Trouble Tuesday: Letting them feel it

Mama C and the Boys/ Sammy

This month I am devoting Tuesday’s post to trouble. Things that give me, or someone in the Mama C collective (family, friends, our safety net) trouble. It is not meant to bring trouble energetically towards us, but to let it go, move through it.

Mama C and the Boys/ Sammy 2 .2011

SO why these photos with this topic? Besides the obvious–that Sam looks like he is having some hard feelings-it is about how much trouble I have with photos, moments like these.

Imagine if once a year instead of holiday cards we all sent Trouble Cards? Pictures of all of us pouting, in a funk, distant, troubled. Being our full selves.

So often I write stories in my head about Sam’s troubles.

Truth is, as he gets older, I will know less and less.

At the time we were at a friend’s house for  breakfast. Their kids are both Black, related to each other, and adopted. They look alike, as biological siblings can. They have a mom and a dad. They have a supersonic video game thing on the television. Was any of this on Sam’s mind? Or was it just time for some quiet? 

I have trouble letting him just be Sam-my son who can be a million miles away. Sam my son, who is not distant from me because we are not genetically related, but because he is Sam in this life. Remarkable, beautiful, energetic, loving, smart, athletic Sam who, at this moment may or may not be having a hard time.

My job is to let it happen, help him manage it, talk about it, or maybe just let him be?

Mama C and the Boys/ Sammy 3: 2011

My job is to model that I recover from my troubles in a healthy way, most of the time. My job is to allow myself to hold a hard time in one hand, and the understanding that it will pass in the other


What is your strategy around your kids and their troubles? Their big feelings? What can you share?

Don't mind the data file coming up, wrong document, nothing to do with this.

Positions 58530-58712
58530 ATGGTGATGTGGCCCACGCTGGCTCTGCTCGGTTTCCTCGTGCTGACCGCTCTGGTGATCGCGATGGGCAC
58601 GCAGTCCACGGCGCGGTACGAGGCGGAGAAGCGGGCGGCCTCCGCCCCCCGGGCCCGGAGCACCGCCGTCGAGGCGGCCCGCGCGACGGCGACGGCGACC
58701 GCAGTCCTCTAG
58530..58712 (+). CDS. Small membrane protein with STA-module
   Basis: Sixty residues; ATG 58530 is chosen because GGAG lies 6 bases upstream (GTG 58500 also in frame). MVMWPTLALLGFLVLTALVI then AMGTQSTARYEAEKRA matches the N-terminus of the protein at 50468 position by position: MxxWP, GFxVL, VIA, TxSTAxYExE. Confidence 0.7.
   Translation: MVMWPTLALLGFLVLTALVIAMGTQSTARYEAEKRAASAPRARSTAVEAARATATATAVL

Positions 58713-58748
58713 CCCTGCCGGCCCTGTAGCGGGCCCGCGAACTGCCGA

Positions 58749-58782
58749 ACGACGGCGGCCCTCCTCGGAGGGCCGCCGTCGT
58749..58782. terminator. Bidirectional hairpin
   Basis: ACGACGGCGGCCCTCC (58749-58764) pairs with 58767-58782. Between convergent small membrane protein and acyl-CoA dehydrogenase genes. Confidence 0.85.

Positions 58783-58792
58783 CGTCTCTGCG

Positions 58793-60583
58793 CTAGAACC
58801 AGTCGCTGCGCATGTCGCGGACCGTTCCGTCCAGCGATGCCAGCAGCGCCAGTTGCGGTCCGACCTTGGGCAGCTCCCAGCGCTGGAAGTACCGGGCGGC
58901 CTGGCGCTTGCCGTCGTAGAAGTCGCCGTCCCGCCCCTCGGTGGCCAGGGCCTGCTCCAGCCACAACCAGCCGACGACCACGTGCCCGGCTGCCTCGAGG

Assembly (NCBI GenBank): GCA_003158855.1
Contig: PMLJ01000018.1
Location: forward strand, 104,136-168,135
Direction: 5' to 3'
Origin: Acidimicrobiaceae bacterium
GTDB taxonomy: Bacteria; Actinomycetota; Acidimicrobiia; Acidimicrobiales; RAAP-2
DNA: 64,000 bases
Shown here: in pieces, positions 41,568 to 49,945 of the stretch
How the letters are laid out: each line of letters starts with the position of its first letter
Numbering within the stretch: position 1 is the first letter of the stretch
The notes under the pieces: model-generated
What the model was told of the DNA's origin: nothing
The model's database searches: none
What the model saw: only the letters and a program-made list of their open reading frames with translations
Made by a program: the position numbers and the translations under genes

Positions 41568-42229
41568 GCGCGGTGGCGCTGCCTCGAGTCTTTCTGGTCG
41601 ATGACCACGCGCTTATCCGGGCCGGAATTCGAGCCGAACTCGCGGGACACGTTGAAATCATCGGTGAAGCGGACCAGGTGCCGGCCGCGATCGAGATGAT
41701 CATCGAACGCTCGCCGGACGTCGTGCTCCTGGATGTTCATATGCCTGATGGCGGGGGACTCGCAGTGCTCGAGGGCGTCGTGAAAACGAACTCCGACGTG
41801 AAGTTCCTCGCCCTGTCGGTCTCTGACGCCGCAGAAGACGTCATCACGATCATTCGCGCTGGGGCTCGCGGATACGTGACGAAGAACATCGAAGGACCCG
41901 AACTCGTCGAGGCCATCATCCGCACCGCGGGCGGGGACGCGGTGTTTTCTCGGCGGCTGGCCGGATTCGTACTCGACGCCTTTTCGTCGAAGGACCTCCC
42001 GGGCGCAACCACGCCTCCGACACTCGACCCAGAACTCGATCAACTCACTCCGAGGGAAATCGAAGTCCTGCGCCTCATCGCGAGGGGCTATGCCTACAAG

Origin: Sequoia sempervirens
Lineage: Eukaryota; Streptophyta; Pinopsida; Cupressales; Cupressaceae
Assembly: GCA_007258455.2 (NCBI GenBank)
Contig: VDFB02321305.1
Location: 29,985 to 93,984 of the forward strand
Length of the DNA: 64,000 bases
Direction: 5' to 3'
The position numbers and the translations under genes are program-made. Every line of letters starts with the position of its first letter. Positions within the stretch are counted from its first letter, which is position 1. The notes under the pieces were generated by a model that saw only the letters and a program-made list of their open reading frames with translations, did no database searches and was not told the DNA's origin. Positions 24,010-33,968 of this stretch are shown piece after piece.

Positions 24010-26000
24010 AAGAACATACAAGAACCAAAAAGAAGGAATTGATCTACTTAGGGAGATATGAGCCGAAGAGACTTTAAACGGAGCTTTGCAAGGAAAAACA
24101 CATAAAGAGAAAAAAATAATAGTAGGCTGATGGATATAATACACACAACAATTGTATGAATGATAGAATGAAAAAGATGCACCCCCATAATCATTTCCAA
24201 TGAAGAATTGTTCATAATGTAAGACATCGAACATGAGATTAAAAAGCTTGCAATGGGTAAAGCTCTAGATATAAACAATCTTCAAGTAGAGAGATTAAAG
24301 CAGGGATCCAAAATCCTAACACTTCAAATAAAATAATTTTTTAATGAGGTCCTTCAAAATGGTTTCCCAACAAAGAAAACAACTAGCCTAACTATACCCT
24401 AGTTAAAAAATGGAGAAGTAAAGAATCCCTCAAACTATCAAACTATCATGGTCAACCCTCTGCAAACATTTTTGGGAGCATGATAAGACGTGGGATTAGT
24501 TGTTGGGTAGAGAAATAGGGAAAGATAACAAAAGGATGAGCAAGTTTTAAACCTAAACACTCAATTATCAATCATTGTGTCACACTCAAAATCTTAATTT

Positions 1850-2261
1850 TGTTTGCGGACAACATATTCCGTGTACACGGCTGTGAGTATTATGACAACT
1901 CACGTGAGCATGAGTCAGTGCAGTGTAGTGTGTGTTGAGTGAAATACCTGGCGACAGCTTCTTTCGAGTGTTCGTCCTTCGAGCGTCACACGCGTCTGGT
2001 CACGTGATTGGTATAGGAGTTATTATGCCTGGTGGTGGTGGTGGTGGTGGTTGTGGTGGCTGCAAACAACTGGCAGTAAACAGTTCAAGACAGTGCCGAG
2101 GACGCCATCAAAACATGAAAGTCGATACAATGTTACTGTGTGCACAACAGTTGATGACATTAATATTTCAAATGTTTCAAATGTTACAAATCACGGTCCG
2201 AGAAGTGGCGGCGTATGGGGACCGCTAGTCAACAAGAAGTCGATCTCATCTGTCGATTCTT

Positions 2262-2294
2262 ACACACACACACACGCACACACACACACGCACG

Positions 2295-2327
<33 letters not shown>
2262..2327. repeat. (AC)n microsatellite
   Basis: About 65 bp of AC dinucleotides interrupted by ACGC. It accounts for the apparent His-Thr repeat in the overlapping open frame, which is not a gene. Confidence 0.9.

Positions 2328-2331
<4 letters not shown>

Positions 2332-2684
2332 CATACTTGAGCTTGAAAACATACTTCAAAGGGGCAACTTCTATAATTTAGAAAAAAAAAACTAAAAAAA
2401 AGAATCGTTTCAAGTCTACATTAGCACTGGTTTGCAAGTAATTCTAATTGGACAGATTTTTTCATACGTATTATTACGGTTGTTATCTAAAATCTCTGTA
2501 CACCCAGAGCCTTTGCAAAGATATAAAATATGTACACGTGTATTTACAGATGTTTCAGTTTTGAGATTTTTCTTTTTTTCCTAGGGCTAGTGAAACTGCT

Note on the postaday process: It is actually incredibly helpful for me to devote a day to this. I have a notebook I keep on m desk, and I jot notes down for what I might post about on the days I’ve established. It is helping the blog write itself. And as I take pictures, I begin to see where they might land, or have in mind a picture I need for a post.


  1. Hey, good morning. This is a great post and there is a lot to be said and thought about– about the issue of our children, their troubles and our role. I just want to throw into the mix one thought– I think that just as we were taught (incorrectly) that you must have a mom and a dad to have a family– we were also taught that it is the natural order of things to be less close to our children as they grow up– that growing up means growing less close. I have a strong suspicion that this is not the case– and want to challenge– in the most loving way– the assumption that the “truth is that as he gets older, [you] will know less and less.” There is probably a lot more for me to say on this myself– but I wanted to note it and keep thinking on it. The post is great, though, as are the photos. I will also think about writing more openly about troubles and how I handle them. Hers (my daughter’s) and my own…